Sicario: Day of the Soldado – movie reviewby James Robins
The drug war hots up, this time with a teenager as collateral.
Sicario was the best, not just because Sheridan was aided by director Denis Villeneuve, cinematographer Roger Deakins and composer Jóhann Jóhannsson. It traversed the US-Mexico border in pursuit of drug cartels, with Emily Blunt’s indignant officer embroiled in a dark CIA plot to restore the Medellín gang to supremacy. It was a throwback to the Iran-Contra days, when the Reagan Administration trafficked in mullahs, death squads and cocaine, and got away with it.
Sicario was boldly cynical and uncompromisingly violent, and its sequel, Day of the Soldado (also written by Sheridan, but directed by Stefano Sollima), doubles down on both the cynicism and the brutality. Without Blunt, there isn’t any innocence to be lost. There are no good guys, and there’s certainly no redemption.
Establishing a tone of despair and depravity, the film opens with a raid on migrants crossing the border. One of them breaks away, utters a prayer and blows himself up.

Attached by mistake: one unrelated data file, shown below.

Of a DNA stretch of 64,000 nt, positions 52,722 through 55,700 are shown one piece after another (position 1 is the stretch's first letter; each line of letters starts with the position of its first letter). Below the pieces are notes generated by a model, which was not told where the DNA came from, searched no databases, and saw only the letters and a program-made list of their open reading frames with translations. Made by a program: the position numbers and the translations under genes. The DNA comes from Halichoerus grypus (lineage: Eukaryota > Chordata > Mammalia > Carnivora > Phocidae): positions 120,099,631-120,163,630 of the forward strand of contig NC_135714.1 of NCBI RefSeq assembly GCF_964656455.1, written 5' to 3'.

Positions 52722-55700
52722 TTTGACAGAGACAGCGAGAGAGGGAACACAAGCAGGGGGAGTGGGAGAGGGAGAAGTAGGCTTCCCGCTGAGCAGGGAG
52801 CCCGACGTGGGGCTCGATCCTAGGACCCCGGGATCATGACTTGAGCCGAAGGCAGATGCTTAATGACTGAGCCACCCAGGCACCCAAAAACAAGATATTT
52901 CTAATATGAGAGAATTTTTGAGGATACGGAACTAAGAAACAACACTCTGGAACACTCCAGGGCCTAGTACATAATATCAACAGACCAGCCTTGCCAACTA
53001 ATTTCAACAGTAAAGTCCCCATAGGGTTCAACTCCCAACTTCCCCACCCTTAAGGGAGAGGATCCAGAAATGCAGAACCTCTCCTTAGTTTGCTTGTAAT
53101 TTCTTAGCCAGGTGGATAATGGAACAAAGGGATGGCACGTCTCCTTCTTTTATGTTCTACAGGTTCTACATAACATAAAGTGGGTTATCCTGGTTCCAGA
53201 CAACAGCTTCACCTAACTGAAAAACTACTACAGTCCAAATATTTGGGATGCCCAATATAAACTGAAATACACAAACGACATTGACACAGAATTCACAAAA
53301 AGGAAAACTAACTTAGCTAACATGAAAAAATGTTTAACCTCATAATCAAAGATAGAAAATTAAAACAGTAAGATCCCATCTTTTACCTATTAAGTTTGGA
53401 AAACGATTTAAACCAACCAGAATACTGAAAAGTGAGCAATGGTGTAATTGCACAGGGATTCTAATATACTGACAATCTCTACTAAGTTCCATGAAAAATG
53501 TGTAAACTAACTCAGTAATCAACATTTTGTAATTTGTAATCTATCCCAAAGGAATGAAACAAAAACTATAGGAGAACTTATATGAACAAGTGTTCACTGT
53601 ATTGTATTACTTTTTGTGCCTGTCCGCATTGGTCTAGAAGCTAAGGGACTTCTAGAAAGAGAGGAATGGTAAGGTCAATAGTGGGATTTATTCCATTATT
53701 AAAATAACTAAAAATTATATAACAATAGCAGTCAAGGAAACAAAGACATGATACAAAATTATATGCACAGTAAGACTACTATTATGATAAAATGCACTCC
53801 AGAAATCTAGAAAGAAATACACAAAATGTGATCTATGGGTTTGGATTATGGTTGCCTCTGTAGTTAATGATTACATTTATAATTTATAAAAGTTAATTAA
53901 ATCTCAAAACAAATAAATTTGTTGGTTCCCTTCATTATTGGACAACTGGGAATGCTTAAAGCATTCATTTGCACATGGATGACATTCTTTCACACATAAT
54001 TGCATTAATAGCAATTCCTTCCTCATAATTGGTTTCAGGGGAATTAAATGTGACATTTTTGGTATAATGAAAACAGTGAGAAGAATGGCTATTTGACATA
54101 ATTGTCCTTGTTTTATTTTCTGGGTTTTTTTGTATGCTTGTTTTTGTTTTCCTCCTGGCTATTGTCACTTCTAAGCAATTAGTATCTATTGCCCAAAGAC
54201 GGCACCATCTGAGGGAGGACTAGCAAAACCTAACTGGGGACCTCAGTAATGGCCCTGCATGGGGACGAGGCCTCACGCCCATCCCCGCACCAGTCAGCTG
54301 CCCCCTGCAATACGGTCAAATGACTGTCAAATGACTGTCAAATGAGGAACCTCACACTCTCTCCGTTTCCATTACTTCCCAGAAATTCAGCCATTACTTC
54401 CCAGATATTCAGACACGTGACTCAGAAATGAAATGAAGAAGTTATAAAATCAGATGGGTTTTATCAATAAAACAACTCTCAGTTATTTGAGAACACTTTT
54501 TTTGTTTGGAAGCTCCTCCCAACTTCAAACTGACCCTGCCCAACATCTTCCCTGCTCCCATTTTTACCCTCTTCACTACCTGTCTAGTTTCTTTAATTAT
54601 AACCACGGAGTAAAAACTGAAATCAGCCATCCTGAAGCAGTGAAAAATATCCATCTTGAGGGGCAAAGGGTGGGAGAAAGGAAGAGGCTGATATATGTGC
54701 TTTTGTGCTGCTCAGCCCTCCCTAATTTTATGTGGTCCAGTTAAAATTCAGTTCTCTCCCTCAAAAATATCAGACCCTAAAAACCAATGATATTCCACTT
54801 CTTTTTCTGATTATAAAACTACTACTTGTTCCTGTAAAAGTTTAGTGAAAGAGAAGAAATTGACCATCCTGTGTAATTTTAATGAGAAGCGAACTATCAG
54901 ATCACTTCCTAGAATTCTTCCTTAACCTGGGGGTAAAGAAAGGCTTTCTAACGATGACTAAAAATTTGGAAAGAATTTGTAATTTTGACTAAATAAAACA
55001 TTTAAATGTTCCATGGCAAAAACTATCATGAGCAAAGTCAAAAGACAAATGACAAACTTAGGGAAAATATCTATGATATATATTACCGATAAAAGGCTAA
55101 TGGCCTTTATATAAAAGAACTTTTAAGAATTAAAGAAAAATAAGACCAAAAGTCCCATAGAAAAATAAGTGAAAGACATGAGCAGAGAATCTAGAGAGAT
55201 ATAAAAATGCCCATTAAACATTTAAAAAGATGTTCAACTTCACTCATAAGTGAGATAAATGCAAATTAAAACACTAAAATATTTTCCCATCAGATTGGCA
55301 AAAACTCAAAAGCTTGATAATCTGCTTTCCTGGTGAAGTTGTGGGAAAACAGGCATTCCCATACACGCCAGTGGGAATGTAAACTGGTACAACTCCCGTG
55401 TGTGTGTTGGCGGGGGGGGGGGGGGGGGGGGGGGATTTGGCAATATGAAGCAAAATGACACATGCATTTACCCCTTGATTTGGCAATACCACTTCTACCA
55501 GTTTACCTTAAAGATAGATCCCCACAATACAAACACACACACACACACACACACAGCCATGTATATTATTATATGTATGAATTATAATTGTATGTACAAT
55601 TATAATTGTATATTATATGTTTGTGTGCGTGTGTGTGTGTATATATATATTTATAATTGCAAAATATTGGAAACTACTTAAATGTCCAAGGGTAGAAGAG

Cut to Kansas, and a horrible sequence in which three jihadists, ignoring the pleas of a mother and daughter, commit murder-suicide in a crowded supermarket.
The US Government’s response is no less bloodthirsty. CIA agent Matt (Josh Brolin) and Medellín hitman Alejandro (Benicio del Toro) pair up again, this time to extrajudicially kidnap a cartel boss’s daughter (Isabela Moner).
If Day of the Soldado has any heart, it is in Moner’s performance: wide-eyed and almost serene amid the chaos. But even she is not free of violence, slapping around a fellow schoolgirl.
Any parallel or comparison drawn between this film and the present political situation is stretched and superficial. We’re in the realm of the bloody thriller, not the piercing, prescient documentary. (For that, see Matthew Heineman’s Cartel Land.)
The plot, the kind of deranged, right-wing conspiracy theory about which disgraced actor Steven Seagal recently wrote a novel, is something of an insult to Sheridan’s tense, uncluttered narrative in Sicario.
And yet, something about its nihilistic cynicism feels entirely apt. After the carnage, gunfights, executions, and a grenade casually tossed into a pursuing vehicle, the characters are left to look on the dusty aftermath. They gaze around and, for a moment, wonder if there’s any point to it.
Video: Sony Pictures Entertainment
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This article was first published in the July 14, 2018 issue of the New Zealand Listener.
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